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ST. PAUL, Minn. (WCCO/AP) — The Minnesota Senate voted in favor of the new Vikings stadium –- 38 to 28 — just before midnight after debating for 11 hours on Tuesday.
The biggest difference between the House and Senate bills is how much the team would have to pay for the new stadium.
The Minnesota Senate pushed more Vikings stadium financing costs in the direction of the team and fans Tuesday — $25 million more to be collected privately.
They also revamped a longstanding stadium plan to also impose a collection of user fees.
Now, the conference committee will meet to discuss the nearly $1 billion facility. They will look at where the two sides can try to work out the differences on Wednesday morning.
The passage by the Senate sets up those final negotiations and precede a new round of votes by the Legislature. The House approved a bill Monday that requires the team to kick in $532 million toward the stadium — $105 million above what a franchise official previously called a “set in stone” ceiling.
It was clear stadium supporters wanted to turn to offense rather than defense as the bill reached the Senate. It was Sen. Julie Rosen, the stadium bill sponsor, who promoted user fees on suites, parking and Vikings merchandise. Another backer pushed for the higher team contribution, and that amendment was approved unanimously.
The user fee amendment — adopted on a 40-26 vote — would levy a 10 percent fee on suites and on parking within a half-mile of the stadium, and impose a 6.875 percent fee on Vikings clothing, trading cards and other memorabilia.
Throughout a debate that stretched from early afternoon past nightfall, there were plenty of close calls. Senators twice approved amendments they overturned later. One would have imposed a more aggressive slate of user fees that could cut into Vikings profits and a second would have subjected portions of the bill to a potential Minneapolis voter referendum.
Sen. Dave Thompson, R-Lakeville, said the deal to date has been negotiated by people too willing to please the team.
“When stadium proponents are putting things on that make the deal less appealing to the Vikings, you wonder if it’s been put on just for the purpose of attracting votes and then getting pulled out in conference committee,” said Thompson, the leader of the conservative faction within the Senate GOP caucus. “But I guess time will tell.”
Earlier Tuesday, a Vikings executive warned state lawmakers against making major changes to the financing proposal, saying they risked losing the team’s support for the deal. Vice President Lester Bagley criticized changes made by the House when it passed the bill Monday, particularly a provision that shifted more cost from the state to the team.
“People who are opposed to this are going to do all they can to muck this up,” Bagley said in an interview on ESPN 1500 radio, speaking generally about amendments added to the bill.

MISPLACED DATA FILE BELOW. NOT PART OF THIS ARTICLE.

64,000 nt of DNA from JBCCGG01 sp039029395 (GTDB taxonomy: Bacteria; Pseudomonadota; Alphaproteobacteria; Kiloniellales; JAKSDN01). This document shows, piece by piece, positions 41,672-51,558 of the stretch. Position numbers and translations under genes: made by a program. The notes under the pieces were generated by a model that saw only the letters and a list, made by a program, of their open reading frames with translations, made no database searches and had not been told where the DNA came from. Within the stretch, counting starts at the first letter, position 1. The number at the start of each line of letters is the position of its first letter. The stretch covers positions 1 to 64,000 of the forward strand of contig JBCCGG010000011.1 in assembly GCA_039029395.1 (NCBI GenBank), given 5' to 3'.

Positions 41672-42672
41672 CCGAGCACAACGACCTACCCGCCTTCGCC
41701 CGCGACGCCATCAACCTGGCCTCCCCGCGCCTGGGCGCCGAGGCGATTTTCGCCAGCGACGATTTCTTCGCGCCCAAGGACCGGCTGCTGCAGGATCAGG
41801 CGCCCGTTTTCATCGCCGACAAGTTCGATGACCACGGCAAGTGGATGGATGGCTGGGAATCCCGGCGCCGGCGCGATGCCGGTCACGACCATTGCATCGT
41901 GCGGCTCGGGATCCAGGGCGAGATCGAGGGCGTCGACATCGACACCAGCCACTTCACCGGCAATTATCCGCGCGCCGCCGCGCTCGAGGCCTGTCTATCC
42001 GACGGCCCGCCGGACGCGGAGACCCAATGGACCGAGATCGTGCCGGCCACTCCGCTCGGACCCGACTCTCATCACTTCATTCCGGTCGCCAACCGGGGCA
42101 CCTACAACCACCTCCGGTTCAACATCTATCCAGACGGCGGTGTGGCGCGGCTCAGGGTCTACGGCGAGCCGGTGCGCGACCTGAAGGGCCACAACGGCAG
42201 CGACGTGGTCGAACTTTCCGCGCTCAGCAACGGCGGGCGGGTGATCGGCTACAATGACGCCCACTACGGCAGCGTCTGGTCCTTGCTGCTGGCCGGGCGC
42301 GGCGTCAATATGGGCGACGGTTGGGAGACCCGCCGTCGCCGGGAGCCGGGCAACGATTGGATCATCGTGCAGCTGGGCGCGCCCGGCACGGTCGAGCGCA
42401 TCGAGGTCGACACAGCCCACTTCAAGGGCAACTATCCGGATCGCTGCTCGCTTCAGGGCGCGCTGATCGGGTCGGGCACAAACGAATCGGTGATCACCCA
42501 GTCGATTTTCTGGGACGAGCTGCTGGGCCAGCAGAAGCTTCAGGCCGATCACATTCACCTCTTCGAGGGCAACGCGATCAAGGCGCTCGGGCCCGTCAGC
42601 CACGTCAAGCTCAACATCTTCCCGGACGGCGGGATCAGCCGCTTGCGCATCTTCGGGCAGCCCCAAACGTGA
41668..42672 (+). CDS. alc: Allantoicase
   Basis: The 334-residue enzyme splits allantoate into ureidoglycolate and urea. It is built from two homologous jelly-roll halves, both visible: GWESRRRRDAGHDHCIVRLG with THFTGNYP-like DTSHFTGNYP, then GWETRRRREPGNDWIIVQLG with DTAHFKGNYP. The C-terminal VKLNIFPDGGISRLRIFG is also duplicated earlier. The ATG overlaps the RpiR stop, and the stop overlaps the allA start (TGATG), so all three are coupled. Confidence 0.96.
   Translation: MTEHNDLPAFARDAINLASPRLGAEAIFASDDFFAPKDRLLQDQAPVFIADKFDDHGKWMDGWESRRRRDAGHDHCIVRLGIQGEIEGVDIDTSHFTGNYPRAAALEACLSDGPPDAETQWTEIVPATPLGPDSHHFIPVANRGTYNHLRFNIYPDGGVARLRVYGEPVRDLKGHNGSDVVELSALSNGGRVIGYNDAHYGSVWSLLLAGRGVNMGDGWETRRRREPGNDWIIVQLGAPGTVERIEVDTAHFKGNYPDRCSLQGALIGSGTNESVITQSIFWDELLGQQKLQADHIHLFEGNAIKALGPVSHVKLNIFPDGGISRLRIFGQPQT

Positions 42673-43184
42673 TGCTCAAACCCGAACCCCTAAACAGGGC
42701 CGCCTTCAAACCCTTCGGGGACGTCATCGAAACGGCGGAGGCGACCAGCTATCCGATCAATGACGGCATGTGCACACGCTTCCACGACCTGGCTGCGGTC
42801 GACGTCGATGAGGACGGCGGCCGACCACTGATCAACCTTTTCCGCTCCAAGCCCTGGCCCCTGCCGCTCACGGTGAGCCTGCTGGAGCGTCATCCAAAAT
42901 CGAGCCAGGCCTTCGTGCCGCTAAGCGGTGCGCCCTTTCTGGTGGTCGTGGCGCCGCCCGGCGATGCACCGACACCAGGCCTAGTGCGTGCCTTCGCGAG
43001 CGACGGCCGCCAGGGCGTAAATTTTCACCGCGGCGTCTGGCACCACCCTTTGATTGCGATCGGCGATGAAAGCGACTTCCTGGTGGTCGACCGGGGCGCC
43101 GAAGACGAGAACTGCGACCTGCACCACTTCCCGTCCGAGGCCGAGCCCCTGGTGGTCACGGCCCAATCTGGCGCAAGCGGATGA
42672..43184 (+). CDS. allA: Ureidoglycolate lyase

Bagley pointed to a bill for a new Twins ballpark that cleared the Legislature in 2002, only to fall apart later. It took the team another four years to win legislative support for a workable bill.
Bagley didn’t immediately return a call from The Associated Press.
Though the Vikings have misgivings about the changes the House made to the bill, its approval Monday marked the team’s first victory in its years-long quest for a new stadium. Bagley called it “the first hurdle” in a process.
Bagley said the team’s owners aren’t prepared to shell out $105 million more beyond a prior $427 million private commitment toward construction of the stadium. Under a plan negotiated last winter by the governor, key lawmakers, the Minneapolis mayor and the team, the state would pay $398 million, with the money coming from an expansion of gambling. The city of Minneapolis would kick in $150 million by redirecting an existing hospitality tax.
But lawmakers will have the final say on how big a taxpayer subsidy is provided.
The Vikings are no longer under a Metrodome lease, leaving some to worry they could bolt if they don’t have a new stadium after next season.
“We don’t want the Vikings to leave,” said Sen. Geoff Michel, R-Edina. “We want to take the wheels off this franchise and keep them for our children and grandchildren. I don’t want to cheer for the Green Bay Packers. I don’t want to cheer for the Chicago Bears. We need an NFL franchise in Minnesota. This is the bill. This is the day.”
Opponents weren’t buying the threat of team flight.
“I want to know where the Vikings are going if they leave,” said Democratic Sen. Barb Goodwin of Columbia Heights.
She added, “I think we’re scaring a lot of people for no good reason.”
The Vikings stadium bill will head to a conference committee that will likely start at about 9 a.m. Wednesday. That’s where the House and Senate will have to try and work out their differences with the bill.
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